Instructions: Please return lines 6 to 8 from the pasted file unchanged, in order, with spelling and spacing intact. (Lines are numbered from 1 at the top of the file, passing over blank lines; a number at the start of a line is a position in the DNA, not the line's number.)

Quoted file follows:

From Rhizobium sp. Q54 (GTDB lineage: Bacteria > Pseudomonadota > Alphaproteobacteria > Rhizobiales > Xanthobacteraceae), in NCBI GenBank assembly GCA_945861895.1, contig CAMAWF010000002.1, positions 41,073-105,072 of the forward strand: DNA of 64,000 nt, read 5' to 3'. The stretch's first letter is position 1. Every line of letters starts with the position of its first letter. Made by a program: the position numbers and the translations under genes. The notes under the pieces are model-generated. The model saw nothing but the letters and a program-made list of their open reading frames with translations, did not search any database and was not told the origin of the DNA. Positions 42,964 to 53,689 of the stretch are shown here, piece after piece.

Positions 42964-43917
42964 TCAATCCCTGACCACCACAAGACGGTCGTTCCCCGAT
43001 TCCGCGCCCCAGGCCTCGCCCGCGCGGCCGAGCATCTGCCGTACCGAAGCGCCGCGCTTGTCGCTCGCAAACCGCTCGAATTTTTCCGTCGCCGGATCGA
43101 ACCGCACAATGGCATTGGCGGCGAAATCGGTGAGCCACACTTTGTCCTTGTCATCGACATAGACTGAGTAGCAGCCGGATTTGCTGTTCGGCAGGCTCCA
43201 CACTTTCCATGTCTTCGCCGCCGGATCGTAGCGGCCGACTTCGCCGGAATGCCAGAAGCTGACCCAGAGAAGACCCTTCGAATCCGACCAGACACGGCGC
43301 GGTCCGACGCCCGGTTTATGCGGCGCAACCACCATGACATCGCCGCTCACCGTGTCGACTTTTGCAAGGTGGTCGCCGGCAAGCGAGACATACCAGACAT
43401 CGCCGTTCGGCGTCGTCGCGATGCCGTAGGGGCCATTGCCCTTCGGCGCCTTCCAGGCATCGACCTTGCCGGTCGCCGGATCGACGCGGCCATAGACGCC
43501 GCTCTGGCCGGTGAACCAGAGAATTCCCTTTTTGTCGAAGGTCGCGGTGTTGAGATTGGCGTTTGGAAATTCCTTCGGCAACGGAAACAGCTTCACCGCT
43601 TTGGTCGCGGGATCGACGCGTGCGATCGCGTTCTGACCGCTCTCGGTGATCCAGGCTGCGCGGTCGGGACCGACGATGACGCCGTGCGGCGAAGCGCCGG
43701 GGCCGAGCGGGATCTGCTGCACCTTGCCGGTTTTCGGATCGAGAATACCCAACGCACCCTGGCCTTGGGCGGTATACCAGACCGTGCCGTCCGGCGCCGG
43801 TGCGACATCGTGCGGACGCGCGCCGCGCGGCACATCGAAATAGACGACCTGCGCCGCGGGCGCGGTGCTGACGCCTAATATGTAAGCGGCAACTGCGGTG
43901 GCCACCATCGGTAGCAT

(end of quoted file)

43201 CACTTTCCATGTCTTCGCCGCCGGATCGTAGCGGCCGACTTCGCCGGAATGCCAGAAGCTGACCCAGAGAAGACCCTTCGAATCCGACCAGACACGGCGC
43301 GGTCCGACGCCCGGTTTATGCGGCGCAACCACCATGACATCGCCGCTCACCGTGTCGACTTTTGCAAGGTGGTCGCCGGCAAGCGAGACATACCAGACAT
43401 CGCCGTTCGGCGTCGTCGCGATGCCGTAGGGGCCATTGCCCTTCGGCGCCTTCCAGGCATCGACCTTGCCGGTCGCCGGATCGACGCGGCCATAGACGCC